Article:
TIP CONTENT PROVIDED BY: MARK DENNIS AT FINANCIAL FINESSE
Many years ago, when I was an apartment-dwelling single guy, I enjoyed living in a very comfortable bachelor pad — a one-bedroom apartment with a double garage beneath it. One Monday, I came home from work at the same time as my neighbor who was returning home after an extended weekend out of town.
As he pushed the automatic opener from his garage door, we watched it begin to rise, followed by a huge rush of water along with many of the items he stored in the garage. It all came gushing out into the parking lot as we helplessly watched. During the weekend it seems, the water heater in his apartment had burst and flooded the garage area beneath it. Not only did his apartment and its contents get flooded, but his neighbors on either side were also affected. (Fortunately for me, he was not my next-door neighbor.)
Freedom and Flexibility in Renting
Renting a house or apartment provides one with several measures of freedom and flexibility. Among these is freedom from responsibility (and homeowner’s insurance premiums) if your dwelling is damaged by someone or something other than you. But what about your furniture, your electronics, your other treasured belongings?
Who pays if your worldly goods are damaged or stolen? Also, what if one of your dinner guests trips and falls, or your dog bites a visitor who now needs medical attention? Your landlord generally isn’t liable for those expenses, and your lease typically only covers damage to the dwelling (not caused by you) and does not provide protection for its contents or your personal liability.
How Renters Insurance Helps
I don’t recall if my neighbor at that time had renters insurance (I certainly hope so), but I distinctly remember his anguished expression as he watched his drenched valuables float out into the parking lot. According to the Insurance Information Institute, only 41% of renters have renters insurance, compared with 95% of homeowners who do have homeowners insurance.
To be fair, most mortgage lenders require homeowners to carry homeowners insurance. It is not as likely your landlord will insist on your buying renters insurance as a condition of your lease, however. That doesn’t mean you don’t need renters coverage. If you own anything of value, you very likely do.
More Affordable Than You Think
Renters may skip buying insurance because they assume it is too expensive. However, for the cost of a gourmet pizza or a modest caffeine habit at your local coffee shop, you could easily protect $40,000 worth of your belongings and provide $100,000 of personal liability protection for an average cost of about $17 per month.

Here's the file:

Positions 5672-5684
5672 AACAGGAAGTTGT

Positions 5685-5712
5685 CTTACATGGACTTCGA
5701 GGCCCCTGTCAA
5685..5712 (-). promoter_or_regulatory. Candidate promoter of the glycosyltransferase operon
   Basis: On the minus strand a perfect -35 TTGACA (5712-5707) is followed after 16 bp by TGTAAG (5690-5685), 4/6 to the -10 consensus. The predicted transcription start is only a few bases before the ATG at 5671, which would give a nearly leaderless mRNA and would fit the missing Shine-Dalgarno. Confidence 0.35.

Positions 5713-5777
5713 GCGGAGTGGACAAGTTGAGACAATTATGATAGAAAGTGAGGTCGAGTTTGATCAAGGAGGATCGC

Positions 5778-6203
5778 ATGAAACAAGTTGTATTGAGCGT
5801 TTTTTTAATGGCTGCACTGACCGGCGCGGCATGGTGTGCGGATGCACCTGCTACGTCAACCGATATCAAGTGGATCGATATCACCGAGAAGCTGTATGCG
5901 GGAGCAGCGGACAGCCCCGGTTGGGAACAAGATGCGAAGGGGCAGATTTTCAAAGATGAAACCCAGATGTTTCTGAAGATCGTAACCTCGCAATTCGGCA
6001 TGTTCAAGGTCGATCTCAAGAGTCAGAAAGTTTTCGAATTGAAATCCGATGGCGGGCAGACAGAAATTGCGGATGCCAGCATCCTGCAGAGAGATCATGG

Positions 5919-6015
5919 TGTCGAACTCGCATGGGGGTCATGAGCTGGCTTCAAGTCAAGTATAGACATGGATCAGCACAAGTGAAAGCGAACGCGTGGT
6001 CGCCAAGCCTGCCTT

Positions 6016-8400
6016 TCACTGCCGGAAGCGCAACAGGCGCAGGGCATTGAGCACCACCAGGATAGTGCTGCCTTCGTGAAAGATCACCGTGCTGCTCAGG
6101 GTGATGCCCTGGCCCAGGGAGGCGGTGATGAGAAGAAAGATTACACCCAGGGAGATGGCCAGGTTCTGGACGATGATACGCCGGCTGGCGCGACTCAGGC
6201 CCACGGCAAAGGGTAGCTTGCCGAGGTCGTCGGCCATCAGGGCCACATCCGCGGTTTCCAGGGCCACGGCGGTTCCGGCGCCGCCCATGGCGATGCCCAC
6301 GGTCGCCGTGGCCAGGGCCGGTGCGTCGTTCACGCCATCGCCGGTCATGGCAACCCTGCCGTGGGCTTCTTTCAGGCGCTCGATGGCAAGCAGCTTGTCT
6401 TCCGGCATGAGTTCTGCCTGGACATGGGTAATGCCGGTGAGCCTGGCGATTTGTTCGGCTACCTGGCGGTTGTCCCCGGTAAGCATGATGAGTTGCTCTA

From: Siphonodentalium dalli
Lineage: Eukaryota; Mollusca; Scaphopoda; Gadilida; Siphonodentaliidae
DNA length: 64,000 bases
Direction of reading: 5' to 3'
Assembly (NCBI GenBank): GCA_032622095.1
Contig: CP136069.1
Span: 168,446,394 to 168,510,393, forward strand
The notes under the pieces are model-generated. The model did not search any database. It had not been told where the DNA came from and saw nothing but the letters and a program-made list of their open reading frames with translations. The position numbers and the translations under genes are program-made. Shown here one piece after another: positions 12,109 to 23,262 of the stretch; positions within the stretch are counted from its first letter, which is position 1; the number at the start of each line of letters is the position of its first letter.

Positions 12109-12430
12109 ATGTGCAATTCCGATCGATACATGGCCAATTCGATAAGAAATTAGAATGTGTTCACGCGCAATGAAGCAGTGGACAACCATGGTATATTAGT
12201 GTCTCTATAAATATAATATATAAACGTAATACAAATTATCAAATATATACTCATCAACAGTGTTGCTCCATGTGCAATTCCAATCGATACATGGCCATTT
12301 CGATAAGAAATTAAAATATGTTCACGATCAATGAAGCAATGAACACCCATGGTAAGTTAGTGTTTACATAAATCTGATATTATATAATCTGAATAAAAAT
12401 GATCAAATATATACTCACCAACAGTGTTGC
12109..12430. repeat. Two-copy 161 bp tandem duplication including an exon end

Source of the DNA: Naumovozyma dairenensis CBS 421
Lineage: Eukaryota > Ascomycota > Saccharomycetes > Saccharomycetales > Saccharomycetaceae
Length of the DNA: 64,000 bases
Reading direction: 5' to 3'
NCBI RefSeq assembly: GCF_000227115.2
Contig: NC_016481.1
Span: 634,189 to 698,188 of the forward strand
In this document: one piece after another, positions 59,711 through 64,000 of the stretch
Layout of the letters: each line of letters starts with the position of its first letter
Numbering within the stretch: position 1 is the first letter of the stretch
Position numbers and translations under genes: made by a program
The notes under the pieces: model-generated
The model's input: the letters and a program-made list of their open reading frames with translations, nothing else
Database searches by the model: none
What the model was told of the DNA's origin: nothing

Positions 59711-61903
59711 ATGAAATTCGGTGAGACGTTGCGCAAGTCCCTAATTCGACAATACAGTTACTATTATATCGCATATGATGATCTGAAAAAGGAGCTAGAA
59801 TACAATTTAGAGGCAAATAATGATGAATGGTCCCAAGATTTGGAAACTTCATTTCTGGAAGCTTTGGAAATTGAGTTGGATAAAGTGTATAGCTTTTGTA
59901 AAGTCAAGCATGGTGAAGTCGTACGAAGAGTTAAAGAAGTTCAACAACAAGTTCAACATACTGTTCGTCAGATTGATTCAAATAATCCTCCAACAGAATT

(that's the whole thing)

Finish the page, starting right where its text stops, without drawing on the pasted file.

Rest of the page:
Most of our budgets could handle this minor adjustment, considering how much cash it would take to replace all your valuables or to recover from an unlikely but expensive lawsuit. In general, your renters policy needs to do three things for you:
- Replace your personal property
- Offset the expense of a liability lawsuit
- Cover your living expenses if your rental unit is severely damaged and unlivable.
The actual cost of your renters insurance will depend upon several factors. If you select a higher deductible – the out-of-pocket expenses you must pay for each claim – your insurance premium will be less. Likewise, choosing actual cash value coverage for your possessions is less expensive than electing replacement value coverage, although the cheaper policy will only pay you the “used” value for your stuff. If you’d rather not buy used, you might need to opt for the pricier replacement value coverage.
Your insurance company may offer some discounts if you purchase multiple types of coverage through them. Ask your auto insurance company if they also provide renters insurance at a discount if you buy it from them as a current customer. If your rental unit has smoke detectors or a security system, these might be worth additional discounts on your insurance premium.
Buying a renters insurance policy can definitely seem like just another bill to pay. It can also feel like a real lifesaver if you come home to a fire, flood, or storm damage (or a neighbor’s wonky water heater) and discover your destroyed or missing possessions are no longer all that valuable. I never had to use my renters insurance back then, but after enduring numerous hurricanes (and one tornado), my homeowners insurance has paid for itself several times over.
If it’s worth owning, it’s worth insuring.